As azzam.com had used a server in Connecticut, Talha and co-defendant Babar Ahmad could be extradited to the US. Ahmad was sentenced to more than 12 years in jail on July 16, but could be free in less than a year because of time he has already served.
Like Ahsan, British hacker Gary McKinnon spent eight years awaiting extradition to the US after being charged with breaking into military and NASA computers. White and Scottish by birth, McKinnon also suffers from Asperger syndrome, and his case was often compared to Ahsan’s. But while Ahsan spent years in prison and was extradited despite repeatedly asserting his innocence, McKinnon (who admitted to his crimes) was never even jailed.
McKinnon's extradition was blocked on October 16, 2012, just 11 days after Talha Ahsan's extradition was approved. Because UK Home Secretary Teresa May blocked McKinnon's extradition on grounds that his medical condition could cause him to harm himself if jailed, British critics cried foul and accused the government of treating Muslim citizens differently.
Ahsan was held for years without trial in conditions dangerous to anyone’s mental health. The middle class son of Bengali immigrants to the UK was desperate to get out of prison and out of the US. That’s probably why, in 2013, he took a plea bargain.
But why would anyone plead guilty to a crime they clearly didn’t do, when there’s no evidence against them?
“You have to understand the mechanics they’re up against,” Arun Kundnani, British author of The Muslims Are Coming, told VICE News, explaining that a not guilty plea would have kept Talha in prison for up to several more years while he waited for a jury trial.
“If he entered a guilty plea, he knew he’d be out sooner. The more time you’re in solitary confinement, the more likely it is you won’t come out sane,” said Kundnani.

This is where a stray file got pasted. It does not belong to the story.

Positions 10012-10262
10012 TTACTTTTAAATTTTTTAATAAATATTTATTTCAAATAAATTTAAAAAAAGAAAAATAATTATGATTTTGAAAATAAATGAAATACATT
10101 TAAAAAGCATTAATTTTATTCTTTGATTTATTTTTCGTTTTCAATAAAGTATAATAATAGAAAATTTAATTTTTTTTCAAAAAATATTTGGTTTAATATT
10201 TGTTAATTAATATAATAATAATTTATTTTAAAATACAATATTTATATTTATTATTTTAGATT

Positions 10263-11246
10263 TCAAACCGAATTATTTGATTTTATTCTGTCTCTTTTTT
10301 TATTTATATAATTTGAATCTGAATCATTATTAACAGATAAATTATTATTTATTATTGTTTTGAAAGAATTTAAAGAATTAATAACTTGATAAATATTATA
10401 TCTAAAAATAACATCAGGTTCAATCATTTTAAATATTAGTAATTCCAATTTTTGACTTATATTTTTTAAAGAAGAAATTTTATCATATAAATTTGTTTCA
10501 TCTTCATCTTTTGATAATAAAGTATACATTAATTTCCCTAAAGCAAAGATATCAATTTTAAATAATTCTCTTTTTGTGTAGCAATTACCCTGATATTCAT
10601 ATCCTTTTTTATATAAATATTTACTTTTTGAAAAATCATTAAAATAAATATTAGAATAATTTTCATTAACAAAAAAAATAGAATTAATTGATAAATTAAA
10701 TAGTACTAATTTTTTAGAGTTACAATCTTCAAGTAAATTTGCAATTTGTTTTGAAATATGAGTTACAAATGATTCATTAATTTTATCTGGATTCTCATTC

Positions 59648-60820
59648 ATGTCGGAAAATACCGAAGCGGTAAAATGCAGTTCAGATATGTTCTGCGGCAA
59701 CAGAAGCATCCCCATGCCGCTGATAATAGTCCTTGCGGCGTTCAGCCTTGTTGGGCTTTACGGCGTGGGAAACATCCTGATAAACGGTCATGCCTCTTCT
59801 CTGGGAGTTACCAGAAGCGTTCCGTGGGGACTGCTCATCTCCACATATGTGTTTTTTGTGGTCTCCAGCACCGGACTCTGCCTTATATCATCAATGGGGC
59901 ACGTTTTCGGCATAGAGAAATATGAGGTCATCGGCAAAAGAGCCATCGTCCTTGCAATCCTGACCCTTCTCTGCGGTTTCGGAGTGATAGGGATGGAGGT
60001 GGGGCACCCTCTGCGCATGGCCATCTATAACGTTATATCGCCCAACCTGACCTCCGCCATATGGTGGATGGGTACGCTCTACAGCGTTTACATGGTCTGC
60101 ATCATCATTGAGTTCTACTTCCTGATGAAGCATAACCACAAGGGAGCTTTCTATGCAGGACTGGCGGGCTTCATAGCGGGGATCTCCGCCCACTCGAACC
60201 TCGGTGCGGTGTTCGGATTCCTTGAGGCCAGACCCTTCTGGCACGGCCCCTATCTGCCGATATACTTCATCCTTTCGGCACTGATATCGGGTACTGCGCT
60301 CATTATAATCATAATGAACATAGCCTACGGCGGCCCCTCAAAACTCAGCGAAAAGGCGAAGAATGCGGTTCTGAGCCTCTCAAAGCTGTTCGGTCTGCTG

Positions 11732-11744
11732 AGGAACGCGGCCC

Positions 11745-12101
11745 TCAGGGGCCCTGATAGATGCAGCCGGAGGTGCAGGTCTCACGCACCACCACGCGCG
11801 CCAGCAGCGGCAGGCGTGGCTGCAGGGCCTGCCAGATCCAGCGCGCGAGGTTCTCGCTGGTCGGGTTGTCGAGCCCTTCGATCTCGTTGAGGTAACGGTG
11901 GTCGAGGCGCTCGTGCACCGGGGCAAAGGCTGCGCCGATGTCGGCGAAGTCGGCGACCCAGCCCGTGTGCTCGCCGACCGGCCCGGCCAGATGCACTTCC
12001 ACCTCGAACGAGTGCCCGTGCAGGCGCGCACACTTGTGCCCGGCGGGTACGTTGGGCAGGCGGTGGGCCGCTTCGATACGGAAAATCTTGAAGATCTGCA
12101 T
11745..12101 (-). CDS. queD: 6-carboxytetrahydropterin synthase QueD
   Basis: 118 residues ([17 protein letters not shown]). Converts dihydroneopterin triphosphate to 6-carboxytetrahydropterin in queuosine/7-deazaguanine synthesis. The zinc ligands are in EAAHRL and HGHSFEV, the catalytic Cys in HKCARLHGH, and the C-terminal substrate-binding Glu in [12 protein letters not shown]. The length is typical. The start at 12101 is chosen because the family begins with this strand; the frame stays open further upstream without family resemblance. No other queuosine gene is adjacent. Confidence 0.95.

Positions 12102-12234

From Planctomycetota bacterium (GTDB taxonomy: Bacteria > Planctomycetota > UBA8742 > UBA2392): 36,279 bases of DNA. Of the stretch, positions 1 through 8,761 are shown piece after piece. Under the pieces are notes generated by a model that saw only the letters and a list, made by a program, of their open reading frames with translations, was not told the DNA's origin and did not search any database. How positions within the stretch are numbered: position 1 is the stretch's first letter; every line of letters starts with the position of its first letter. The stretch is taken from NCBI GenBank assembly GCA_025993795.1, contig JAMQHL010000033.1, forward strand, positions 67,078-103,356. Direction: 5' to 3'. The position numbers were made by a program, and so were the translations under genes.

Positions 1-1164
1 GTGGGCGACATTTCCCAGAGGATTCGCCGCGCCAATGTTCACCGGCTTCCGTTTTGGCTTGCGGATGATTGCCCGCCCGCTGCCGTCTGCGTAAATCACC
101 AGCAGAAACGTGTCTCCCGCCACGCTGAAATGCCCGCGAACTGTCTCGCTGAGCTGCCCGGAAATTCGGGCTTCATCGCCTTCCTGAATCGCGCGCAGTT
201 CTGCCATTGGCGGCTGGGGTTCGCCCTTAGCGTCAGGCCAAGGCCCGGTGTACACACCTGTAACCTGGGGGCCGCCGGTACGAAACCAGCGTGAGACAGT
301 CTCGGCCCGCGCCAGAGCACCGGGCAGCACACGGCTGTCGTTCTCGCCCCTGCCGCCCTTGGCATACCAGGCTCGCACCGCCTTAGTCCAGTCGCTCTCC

In an August 2011 report, the UN Special Rapporteur on Torture said that after only 15 days in solitary confinement, harmful psychological effects become irreversible.
'Why aren’t you arguing that he’s not guilty?'
The US court system is a confusing place even to a native-born citizen. But in Talha’s case, his mere extradition to the US — a country where he’d never set foot prior to criminal charges — perfectly symbolized what Al Jazeera called one of “Britain’s latest counterterrorism disasters” in an article that also decried Talha “pointless extradition.”
“If he didn’t plead it would drag on for years and years," said Hamja. "In Talha case he’s pretty much pled guilty to a made-up charge.”
But this case was different. Despite the fact that Ahsan will never get back the eight years he lost in prison, the judge’s sentencing decision is something of a sea change for US terrorism cases.
“Right in the first 10 minutes of the government presentation on Tuesday, they’d started talking about how the defendants were guilty of propagating violent jihad,” said Kundnani. “But the judge asked, 'how do you define violent jihad?' They said, 'physical fighting,' and the judge asked 'well, physical fighting against whom?'”
Kundnani told VICE News the judge even asked Talha's attorney’s point blank: “Why aren’t you arguing that he’s not guilty?”
“It’s very unusual for a judge to question the government’s judgment in a terrorism case,” Kundnani said. “I can’t think of a case where what the government asked for has been rejected to this extent.”
Follow Mary Emily O’Hara on Twitter: @maryemilyohara